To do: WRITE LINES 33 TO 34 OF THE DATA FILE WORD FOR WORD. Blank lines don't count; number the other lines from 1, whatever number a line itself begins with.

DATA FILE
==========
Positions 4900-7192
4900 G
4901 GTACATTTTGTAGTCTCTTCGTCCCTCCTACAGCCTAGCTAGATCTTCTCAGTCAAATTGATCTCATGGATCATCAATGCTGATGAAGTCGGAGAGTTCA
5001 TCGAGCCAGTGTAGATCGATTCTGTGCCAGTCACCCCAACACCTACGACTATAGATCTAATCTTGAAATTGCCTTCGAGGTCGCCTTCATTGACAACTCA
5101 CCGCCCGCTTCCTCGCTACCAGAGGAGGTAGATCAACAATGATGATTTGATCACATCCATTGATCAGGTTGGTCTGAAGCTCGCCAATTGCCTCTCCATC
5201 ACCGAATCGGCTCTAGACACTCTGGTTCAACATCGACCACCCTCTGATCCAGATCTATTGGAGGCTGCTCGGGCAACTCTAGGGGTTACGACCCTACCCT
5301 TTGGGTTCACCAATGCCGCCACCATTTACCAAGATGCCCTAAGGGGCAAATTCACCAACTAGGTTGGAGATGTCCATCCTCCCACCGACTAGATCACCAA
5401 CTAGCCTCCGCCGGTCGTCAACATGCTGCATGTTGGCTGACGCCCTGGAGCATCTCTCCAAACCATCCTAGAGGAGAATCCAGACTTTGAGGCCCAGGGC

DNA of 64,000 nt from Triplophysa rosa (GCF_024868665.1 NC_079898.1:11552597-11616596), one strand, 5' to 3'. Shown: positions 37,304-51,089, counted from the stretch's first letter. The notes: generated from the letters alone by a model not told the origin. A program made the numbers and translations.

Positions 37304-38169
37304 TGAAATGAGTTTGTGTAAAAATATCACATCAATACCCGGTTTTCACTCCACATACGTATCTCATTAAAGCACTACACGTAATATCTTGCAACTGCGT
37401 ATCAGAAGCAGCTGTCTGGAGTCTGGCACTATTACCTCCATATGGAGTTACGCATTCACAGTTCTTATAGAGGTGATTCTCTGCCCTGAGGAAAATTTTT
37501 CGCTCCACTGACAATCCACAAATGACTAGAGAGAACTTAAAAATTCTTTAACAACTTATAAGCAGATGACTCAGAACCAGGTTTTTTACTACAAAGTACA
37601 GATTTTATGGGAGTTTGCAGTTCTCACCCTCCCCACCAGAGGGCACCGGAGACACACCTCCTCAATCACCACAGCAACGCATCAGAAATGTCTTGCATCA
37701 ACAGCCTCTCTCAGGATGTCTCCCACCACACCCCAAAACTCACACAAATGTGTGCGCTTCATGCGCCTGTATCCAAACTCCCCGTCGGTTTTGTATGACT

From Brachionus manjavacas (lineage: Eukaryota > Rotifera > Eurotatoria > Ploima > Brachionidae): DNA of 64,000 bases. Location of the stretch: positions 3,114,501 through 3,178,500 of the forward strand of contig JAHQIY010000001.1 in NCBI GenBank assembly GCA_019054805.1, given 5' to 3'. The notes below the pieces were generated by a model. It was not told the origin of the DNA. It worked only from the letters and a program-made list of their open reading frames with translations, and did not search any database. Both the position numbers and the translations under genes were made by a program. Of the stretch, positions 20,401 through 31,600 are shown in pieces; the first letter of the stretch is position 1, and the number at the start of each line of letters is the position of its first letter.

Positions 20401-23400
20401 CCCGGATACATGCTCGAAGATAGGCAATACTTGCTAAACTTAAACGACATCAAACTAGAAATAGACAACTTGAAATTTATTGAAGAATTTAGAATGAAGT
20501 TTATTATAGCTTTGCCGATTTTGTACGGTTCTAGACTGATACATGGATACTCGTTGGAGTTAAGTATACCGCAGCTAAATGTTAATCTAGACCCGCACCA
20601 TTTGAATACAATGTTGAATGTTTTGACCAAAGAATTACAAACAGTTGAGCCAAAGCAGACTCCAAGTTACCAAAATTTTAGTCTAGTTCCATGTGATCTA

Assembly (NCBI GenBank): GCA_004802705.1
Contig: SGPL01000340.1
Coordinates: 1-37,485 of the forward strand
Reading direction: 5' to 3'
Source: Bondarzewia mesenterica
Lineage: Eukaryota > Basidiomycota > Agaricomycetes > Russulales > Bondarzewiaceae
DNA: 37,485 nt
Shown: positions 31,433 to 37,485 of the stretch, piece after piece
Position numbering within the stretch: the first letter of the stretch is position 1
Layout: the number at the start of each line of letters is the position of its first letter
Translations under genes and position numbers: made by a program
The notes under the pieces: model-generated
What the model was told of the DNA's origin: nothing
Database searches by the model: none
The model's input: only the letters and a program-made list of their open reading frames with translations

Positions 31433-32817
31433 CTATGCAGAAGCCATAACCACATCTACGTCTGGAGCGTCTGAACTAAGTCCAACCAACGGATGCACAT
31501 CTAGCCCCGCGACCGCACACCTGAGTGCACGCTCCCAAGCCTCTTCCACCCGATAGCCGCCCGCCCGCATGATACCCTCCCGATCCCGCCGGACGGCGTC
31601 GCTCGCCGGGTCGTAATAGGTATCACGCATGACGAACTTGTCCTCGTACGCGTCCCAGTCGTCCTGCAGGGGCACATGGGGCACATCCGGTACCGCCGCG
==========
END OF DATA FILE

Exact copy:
What the model was told of the DNA's origin: nothing
Database searches by the model: none